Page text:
Cutting carbon footprint begins with the calf (first published in British Dairying), written by Ann Hardy

The link between carbon footprint and efficiency is well recognised and most dairy farmers are now keenly focussed on producing their herd’s milk in a more efficient way.

But what about their youngstock, and in particular, their calves?

If efficiency is not addressed in the two-year period before first calving, then the carbon footprint of milk production – which includes the rearing period – has the potential to massively increase.

Graham Shepherd is a Vet and owner of G Shepherd Animal Health – an independent company with a determined dedication to improving health and welfare.

He says the drive to improve efficiency and reduce the carbon footprint of milk production should begin from the moment the animal is born.

“This is not just because the two-year rearing period represents a substantial proportion of the animal’s life,” he explains. “But it is also because the youngest animals have a feed conversion ratio – turning feed into performance – which is better than at any other stage in their lives.”

Added to this is an increasing body of evidence which suggests the first 90 days of life can influence future milk production, with the udder now known to undergo rapid development – increasing in size over 60-fold – in this three-month period.

“We know that a well-developed cow has a greater capacity to convert feed into milk than one which has struggled with illness,” he says. “This is seen through calf scour, which has been shown to reduce fertility and milk production, and pneumonia, which reduces the chance of a heifer ever becoming a cow by 14%.”

But alongside this lost potential, the young calf is also at its most vulnerable, easily picking up infections which can have a devastating effect on efficiency and performance, and at worst, can result in death.

“Illness increases costs, reduces production and produces waste, all of which are bad for efficiency and carbon footprint,” says Dr Shepherd. “Furthermore, youngstock diseases often occur as outbreaks, affecting many animals at a time, and continuing on an ongoing basis.”

Staving off infection is therefore a priority, which he recommends is achieved through a two-pronged approach. This involves both:

  • building up the animal’s resistance to disease, and
  • reducing its exposure to infection.

Building immunity

Building a calf’s immunity so it’s equipped to fight infection begins with colostrum management.

“Calves are unlike other mammals in that they do not receive antibodies, which protect them from disease, through their mothers’ placenta,” he explains. “This means they must receive high quality colostrum, rich in antibodies, immediately after birth.”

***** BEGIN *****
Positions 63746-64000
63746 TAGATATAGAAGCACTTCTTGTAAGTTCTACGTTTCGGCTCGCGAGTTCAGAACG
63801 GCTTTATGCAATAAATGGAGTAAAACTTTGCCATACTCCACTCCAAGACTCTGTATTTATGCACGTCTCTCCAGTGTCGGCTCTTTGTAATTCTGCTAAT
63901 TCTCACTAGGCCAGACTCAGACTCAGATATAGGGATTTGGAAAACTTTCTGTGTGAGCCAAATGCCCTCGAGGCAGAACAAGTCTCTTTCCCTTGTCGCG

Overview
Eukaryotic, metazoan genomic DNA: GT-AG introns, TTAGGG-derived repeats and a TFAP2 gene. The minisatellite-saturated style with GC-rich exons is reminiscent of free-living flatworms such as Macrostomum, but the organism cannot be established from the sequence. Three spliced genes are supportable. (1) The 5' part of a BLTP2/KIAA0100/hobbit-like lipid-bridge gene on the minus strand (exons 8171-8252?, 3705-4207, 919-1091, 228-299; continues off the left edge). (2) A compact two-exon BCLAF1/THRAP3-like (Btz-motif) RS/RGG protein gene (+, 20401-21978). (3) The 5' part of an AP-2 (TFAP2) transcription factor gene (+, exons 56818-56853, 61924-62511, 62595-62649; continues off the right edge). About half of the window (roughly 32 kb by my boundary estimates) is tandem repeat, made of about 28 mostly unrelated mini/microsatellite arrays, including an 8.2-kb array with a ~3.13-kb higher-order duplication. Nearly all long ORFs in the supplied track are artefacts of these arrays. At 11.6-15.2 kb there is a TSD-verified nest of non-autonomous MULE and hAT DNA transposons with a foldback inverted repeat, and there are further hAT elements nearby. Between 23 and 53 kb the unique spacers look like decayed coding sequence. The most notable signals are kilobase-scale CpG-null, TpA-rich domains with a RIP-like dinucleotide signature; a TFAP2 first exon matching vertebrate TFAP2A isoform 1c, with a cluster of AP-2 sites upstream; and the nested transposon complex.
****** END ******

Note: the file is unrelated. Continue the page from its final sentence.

He says the importance of speed in feeding colostrum is still not appreciated sufficiently widely.

“This cannot be over-emphasised, since the new-born calf’s ability to absorb antibodies through the gut wall, rapidly declines in its first 24 hours of life,” he says.

“If this process of passive transfer fails, it is not only likely to increase disease and mortality, but it can impact growth rates, milk production and reproductive performance later in the animal’s life,” he says.

For this reason, he says colostrum management must be stringent, so the newborn calf receives its first three or four-litre feed (or 10% of bodyweight), within at least two hours of birth.

Colostrum quality is equally essential and can be measured (such as with a refractometer), monitored and improved.

“A high level of hygiene should also be practised in colostrum management, and Pasteurisation may be needed. However, this depends on the farm, the pathogens known to be present, and whether colostrum is pooled,” he adds.

Reducing exposure to infection

Improving the calf’s resistance to disease, and its growth potential, also comes through environmental factors, many of which are intertwined with reducing its exposure to infection.

Maintaining hygienic practices in housing is key, and disinfection should be thorough and frequent, and should target any pathogens known to be present.

“It’s essential to know your enemy, whether managing colostrum, vaccinating calves or disinfecting buildings,” he says. “For example, Cryptosporidium is the most common cause of calf scour, yet many farm disinfectants are not even effective against this bug.”

Environmental factors such as draughts and wet bedding can also have a profound effect on performance.

“Being wet and cold is damaging at so many levels,” he warns. “It doesn’t just divert energy from the calf’s growth as it tries to keep warm, but it causes stress, so reducing its ability to fight infection.  

“Wet and dirty bedding also provides the perfect opportunity for the growth of pathogenic bugs, so increasing the assault on an already weakened calf,” he adds. “And poor ventilation predisposes the calf to respiratory problems and potentially, lifelong under-performance.”

However, despite the pitfalls, Dr Shepherd says the good news is that every step taken – no matter how small – to improve the calf’s health and efficiency will have a knock-on positive effect on the carbon footprint of milk.

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